https://news.byu.edu/news/high-levels-exercise-linked-nine-years-less-aging-cellular-level
iii 
https://www.healthline.com/health-news/stress-can-increase-your-biological-age#How-stress-ages-the-body
iv 
https://www.everydayhealth.com/diet-nutrition/the-blue-zone-diet-a-complete-scientific-guide/
https://pubmed.ncbi.nlm.nih.gov/12150226/


Insurance is a sound investment
Insurance is a sound investment

Insurance is a sound investment

Managing risk is an essential part of investment strategy to reduce the potential for losses.

Risk is not just associated with investing though – life can throw a curve ball or two and insurance is one way to manage risk in a broader context.

It’s a matter of weighing up your risks and thinking about what you would do if the worst happened. Could you afford to build a new house, buy a new car or support your family if you became too ill to work?

Various insurance products or self-insurance can help to mitigate these types of risks.

Underinsurance

While many Australians have some form of life insurance through their superannuation, the level of cover is rarely sufficient. The standard offering within the super framework is well below what your family need to live comfortably should you die or lose your ability to earn an income.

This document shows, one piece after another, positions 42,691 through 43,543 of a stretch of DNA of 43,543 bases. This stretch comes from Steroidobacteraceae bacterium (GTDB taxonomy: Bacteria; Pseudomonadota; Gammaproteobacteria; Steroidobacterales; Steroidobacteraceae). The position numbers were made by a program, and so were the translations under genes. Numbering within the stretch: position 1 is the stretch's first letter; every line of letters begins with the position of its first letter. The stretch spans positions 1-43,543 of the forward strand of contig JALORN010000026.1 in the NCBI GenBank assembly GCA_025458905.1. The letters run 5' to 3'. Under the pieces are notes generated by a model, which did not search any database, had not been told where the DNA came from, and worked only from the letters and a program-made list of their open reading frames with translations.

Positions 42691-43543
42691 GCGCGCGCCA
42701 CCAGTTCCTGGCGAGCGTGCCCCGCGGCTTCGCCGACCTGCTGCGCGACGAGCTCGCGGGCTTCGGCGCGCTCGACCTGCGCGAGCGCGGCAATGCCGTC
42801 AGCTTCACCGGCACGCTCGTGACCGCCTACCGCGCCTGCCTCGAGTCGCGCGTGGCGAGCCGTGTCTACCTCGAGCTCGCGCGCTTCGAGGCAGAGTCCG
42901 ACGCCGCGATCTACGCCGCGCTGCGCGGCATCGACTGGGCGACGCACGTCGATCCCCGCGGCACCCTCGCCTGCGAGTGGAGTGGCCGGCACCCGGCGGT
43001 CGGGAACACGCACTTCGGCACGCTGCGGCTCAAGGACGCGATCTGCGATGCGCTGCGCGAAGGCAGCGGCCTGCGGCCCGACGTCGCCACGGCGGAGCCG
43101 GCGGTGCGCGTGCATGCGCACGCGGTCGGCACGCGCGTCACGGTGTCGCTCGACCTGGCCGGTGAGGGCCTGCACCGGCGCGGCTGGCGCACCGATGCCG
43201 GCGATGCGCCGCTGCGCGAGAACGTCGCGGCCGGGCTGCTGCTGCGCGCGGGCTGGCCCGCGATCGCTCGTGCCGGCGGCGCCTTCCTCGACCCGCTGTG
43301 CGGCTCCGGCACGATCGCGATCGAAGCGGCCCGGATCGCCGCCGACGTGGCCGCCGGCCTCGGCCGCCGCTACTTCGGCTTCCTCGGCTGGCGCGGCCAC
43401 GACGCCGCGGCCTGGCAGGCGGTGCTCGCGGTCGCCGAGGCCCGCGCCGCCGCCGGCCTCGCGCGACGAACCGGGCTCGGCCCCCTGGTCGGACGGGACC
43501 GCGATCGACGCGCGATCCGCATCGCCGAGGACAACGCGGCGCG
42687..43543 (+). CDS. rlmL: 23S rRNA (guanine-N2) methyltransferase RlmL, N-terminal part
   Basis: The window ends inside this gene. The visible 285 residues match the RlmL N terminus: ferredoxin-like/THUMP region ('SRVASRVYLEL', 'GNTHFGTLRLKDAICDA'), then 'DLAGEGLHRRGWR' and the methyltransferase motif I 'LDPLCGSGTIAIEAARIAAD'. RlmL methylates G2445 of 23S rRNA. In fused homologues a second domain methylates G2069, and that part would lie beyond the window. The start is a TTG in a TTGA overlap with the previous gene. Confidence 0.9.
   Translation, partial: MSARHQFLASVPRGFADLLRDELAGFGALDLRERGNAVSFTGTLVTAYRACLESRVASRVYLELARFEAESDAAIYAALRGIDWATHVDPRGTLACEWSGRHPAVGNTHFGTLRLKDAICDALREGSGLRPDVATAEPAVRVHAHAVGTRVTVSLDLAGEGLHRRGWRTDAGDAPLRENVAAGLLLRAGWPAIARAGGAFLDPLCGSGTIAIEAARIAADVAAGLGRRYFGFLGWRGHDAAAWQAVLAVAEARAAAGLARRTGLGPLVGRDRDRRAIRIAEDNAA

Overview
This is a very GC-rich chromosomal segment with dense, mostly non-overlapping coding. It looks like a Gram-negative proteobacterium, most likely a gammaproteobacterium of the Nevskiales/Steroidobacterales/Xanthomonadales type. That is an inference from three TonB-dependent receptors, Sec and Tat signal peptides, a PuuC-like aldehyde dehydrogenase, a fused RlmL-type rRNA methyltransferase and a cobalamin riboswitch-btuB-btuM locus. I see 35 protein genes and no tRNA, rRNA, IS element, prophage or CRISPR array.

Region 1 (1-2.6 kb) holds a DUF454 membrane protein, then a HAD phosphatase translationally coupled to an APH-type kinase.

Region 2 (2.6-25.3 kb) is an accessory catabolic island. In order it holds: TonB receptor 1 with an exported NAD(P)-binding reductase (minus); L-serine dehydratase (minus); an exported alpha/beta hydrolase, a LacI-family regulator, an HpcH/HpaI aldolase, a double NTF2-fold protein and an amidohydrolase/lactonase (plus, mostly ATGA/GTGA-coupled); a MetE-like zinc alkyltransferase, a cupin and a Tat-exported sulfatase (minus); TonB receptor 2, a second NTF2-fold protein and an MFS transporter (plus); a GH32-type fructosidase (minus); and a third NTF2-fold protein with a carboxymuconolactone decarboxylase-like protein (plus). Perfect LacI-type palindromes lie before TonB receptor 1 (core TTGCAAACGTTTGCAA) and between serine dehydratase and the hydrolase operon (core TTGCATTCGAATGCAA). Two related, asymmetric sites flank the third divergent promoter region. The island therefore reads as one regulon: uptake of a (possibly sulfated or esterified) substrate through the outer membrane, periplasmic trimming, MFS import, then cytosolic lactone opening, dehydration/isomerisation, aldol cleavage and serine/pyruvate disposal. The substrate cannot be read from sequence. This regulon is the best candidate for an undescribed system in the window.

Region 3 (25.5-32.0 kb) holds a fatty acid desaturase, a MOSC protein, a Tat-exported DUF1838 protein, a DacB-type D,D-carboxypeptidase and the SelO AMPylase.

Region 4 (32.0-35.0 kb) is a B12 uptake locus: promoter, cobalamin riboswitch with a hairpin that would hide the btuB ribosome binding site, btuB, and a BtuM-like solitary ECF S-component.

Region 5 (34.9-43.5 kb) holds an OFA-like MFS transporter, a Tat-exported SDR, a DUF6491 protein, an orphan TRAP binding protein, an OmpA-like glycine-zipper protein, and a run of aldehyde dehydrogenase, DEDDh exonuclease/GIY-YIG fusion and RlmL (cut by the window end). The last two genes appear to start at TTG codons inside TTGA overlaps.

A Financial Services Council report, estimates that as many as one million Australians are underinsured for death and total permanent disability (TPD) and 3.4 million for income protection.i

Rice Warner estimates that insurance cover for a 30-year-old with dependents should equal eight times the annual family income for life insurance, four times the family income for TPD and 85 per cent of the family income for income protection. The default superannuation offering falls well short of this figure.ii

Home and contents

But it’s not just life insurance. There is also a fair amount of underinsurance in home and contents.

With the growing incidence of bushfires, floods and storms, protecting your home and possessions with insurance is more important than ever.

The biggest mistake is insufficient cover to rebuild your property particularly with the recent surge in building costs. You should also consider the costs associated with demolition and removal of debris, the cost of architects and builders and the need to find alternative accommodation while your home is being rebuilt.

It is important not to head for the cheapest policy as this may well fail to meet your needs. Read the product disclosure statement to make sure the cover delivers exactly what you need.

Health and travel

Health insurance and travel insurance are also important considerations.

You will pay a Medicare Levy surcharge if you do not take out private health insurance and have a taxable income above $93,000 for singles or $186,000 for a family, couple or a single parent (increased by $1,500 for each dependent child after the first child). This starts at 1 per cent of your taxable income and goes up to 2.5 per cent. So, it is worthwhile weighing up whether taking out private health insurance is the better option.iii